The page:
States With the Highest and Lowest Taxes

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States With the Highest Taxes

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12. Massachusetts
> Taxes paid as pct. of income: 10.3%
> Income per capita: $64,235 (2nd highest)
> State income tax collections per capita: $2,115 (2nd highest)
> Property tax collections per capita: $2,258 (8th highest)
> General sales tax collections per capita: $892 (24th lowest)

New England is one of the most heavily taxed regions in the United States. In Massachusetts, an estimated 10.3% of taxpayer income goes to state and local taxes, above the 9.9% average across all states. One of the wealthiest states in the country, the typical Massachusetts household earns $75,297 a year, nearly $18,000 more than the typical American household. Due in part to high incomes, a larger than typical share of state and local tax revenue in Massachusetts comes from income tax. Income tax accounts for 33.6% of state and local revenue in Massachusetts compared to the 23.5% average across all states.

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11. Vermont
> Taxes paid as pct. of income: 10.3%
> Income per capita: $49,984 (20th highest)
> State income tax collections per capita: $1,171 (15th highest)
> Property tax collections per capita: $2,542 (5th highest)
> General sales tax collections per capita: $596 (11th lowest)

Vermonters pay an average of 10.3% of their income in state and local taxes every year, one of the highest shares of any state. Vermonters pay more in taxes on average than residents of any other state. The state collects an average of $4,950 per taxpayer annually, the most of any state and about $2,000 more than is typical across all states.

Property taxes account for a larger than typical share of state revenue in Vermont. An estimated 43.8% of state and local revenue comes from property taxes, well above the 31.1% average share across all states.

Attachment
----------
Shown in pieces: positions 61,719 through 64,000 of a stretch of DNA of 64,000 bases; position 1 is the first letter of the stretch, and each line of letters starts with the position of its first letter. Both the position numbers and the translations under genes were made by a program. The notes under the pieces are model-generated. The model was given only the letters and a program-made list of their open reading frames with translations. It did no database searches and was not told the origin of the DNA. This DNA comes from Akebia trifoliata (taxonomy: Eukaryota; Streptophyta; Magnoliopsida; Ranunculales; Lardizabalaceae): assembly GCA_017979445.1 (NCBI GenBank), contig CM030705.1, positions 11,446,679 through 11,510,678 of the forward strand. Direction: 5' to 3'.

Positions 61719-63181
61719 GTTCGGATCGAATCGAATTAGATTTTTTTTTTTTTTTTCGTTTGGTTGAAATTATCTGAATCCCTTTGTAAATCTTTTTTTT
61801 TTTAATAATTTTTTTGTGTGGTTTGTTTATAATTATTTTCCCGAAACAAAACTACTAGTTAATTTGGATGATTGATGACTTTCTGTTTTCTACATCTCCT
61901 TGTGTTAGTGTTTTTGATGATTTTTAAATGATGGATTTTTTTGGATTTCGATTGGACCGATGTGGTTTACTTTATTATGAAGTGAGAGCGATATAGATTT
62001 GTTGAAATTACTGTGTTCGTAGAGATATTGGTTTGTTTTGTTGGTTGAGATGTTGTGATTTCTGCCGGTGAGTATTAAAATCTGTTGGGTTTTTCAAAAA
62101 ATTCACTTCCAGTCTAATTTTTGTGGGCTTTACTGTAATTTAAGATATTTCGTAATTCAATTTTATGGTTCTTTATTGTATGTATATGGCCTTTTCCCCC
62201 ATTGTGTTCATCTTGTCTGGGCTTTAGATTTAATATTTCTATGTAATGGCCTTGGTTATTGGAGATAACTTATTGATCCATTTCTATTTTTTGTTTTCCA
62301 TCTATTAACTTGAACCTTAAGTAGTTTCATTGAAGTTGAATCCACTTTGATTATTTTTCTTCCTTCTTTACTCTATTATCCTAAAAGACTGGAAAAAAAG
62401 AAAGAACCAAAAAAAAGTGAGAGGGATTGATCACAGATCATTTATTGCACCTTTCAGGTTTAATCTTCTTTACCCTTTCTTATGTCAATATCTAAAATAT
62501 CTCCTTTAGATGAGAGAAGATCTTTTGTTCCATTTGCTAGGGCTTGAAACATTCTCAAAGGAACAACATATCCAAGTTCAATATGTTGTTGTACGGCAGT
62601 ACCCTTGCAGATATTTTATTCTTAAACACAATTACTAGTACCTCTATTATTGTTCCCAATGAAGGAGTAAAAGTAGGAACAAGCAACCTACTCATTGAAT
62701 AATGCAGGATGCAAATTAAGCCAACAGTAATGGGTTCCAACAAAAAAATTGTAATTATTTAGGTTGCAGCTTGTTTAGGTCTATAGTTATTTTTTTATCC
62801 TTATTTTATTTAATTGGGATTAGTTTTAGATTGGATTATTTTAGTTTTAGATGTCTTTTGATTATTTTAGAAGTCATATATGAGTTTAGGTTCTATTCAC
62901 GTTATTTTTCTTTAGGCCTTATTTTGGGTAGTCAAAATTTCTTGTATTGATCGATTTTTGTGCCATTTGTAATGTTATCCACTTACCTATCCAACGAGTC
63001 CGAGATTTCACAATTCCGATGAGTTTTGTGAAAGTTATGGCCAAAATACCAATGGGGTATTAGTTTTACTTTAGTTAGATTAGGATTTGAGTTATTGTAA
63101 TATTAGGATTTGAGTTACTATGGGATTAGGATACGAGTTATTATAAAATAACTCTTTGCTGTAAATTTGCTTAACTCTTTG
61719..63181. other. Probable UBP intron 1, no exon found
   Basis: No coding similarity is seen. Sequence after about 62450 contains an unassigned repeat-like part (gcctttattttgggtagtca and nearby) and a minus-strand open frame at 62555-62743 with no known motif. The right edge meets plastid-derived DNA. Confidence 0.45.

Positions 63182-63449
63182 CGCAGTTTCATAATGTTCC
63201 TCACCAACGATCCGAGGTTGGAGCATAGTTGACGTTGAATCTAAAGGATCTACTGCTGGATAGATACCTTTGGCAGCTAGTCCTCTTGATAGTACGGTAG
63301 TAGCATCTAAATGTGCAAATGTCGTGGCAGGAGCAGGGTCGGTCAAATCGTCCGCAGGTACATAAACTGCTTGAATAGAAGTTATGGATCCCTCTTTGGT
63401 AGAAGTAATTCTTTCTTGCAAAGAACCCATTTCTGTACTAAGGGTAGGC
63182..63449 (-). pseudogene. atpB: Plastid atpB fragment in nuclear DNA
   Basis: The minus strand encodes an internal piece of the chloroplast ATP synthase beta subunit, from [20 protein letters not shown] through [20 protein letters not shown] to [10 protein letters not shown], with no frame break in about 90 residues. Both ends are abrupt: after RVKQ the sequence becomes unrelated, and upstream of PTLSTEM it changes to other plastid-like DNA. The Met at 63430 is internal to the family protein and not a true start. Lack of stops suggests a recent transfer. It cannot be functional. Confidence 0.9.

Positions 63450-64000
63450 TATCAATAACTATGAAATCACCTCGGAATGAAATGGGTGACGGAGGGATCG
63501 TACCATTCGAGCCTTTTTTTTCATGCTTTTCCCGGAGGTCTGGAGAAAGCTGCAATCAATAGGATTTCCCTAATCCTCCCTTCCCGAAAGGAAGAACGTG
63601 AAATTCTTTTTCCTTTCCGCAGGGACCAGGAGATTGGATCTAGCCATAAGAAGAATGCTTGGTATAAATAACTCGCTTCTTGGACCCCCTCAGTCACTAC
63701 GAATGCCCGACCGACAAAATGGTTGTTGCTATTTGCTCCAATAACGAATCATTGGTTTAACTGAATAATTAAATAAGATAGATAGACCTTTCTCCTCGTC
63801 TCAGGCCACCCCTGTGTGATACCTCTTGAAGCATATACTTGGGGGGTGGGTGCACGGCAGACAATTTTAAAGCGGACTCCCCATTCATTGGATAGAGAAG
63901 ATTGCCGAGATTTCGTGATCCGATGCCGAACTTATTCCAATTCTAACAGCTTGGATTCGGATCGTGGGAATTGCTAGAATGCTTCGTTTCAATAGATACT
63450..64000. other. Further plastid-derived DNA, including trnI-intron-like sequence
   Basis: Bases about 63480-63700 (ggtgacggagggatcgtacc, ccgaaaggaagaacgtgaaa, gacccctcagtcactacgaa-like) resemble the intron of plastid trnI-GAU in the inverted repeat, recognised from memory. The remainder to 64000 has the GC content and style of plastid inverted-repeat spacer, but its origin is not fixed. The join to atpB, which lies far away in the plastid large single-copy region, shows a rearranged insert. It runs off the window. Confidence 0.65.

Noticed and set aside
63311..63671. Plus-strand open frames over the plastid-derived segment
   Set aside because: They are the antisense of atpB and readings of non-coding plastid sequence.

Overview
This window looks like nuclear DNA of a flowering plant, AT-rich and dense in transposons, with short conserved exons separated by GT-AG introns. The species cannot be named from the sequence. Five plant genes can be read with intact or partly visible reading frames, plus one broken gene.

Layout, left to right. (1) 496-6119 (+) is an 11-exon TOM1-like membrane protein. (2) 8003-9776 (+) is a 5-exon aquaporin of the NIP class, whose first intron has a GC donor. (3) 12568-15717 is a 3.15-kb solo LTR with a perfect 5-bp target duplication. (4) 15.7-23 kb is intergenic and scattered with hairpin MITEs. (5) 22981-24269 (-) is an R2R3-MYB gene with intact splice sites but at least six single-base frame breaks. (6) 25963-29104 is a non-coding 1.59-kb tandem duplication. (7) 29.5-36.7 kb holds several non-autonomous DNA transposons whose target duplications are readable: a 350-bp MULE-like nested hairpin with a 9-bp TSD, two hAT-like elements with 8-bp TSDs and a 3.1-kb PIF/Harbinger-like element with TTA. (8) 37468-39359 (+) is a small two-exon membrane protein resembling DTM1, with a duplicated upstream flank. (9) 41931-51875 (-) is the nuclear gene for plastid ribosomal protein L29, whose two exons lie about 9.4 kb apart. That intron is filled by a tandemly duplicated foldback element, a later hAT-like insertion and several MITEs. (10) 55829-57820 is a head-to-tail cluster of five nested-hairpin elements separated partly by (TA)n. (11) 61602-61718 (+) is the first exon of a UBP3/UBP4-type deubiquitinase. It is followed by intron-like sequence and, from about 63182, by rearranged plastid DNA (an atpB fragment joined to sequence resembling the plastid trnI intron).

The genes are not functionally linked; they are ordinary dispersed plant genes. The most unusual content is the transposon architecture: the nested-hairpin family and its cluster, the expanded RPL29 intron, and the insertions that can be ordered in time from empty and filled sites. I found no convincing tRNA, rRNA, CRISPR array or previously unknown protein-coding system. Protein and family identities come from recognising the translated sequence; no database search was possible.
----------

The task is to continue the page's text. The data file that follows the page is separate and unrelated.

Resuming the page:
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10. Oregon
> Taxes paid as pct. of income: 10.3%
> Income per capita: $45,399 (23rd lowest)
> State income tax collections per capita: $1,882 (6th highest)
> Property tax collections per capita: $1,404 (24th highest)
> General sales tax collections per capita: None

Oregon is one of just five states with no sales tax. Despite the break consumers receive in the checkout line, Oregon has one of the highest effective tax rates in the country. Taxpayers in the state pay about 10.3% of their income in non-federal taxes annually, more than in all but nine other states.

With fewer revenue streams than most states, a larger share than typical of state and local revenue in Oregon comes from personal income tax. An estimated 41.6% of state and local revenue comes directly from residents’ paychecks in the form of personal income tax, the largest share of any state and well above the 23.5% average across all states.

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9. Rhode Island
> Taxes paid as pct. of income: 10.8%
> Income per capita: $50,427 (17th highest)
> State income tax collections per capita: $1,169 (16th highest)
> Property tax collections per capita: $2,339 (7th highest)
> General sales tax collections per capita: $921 (25th lowest)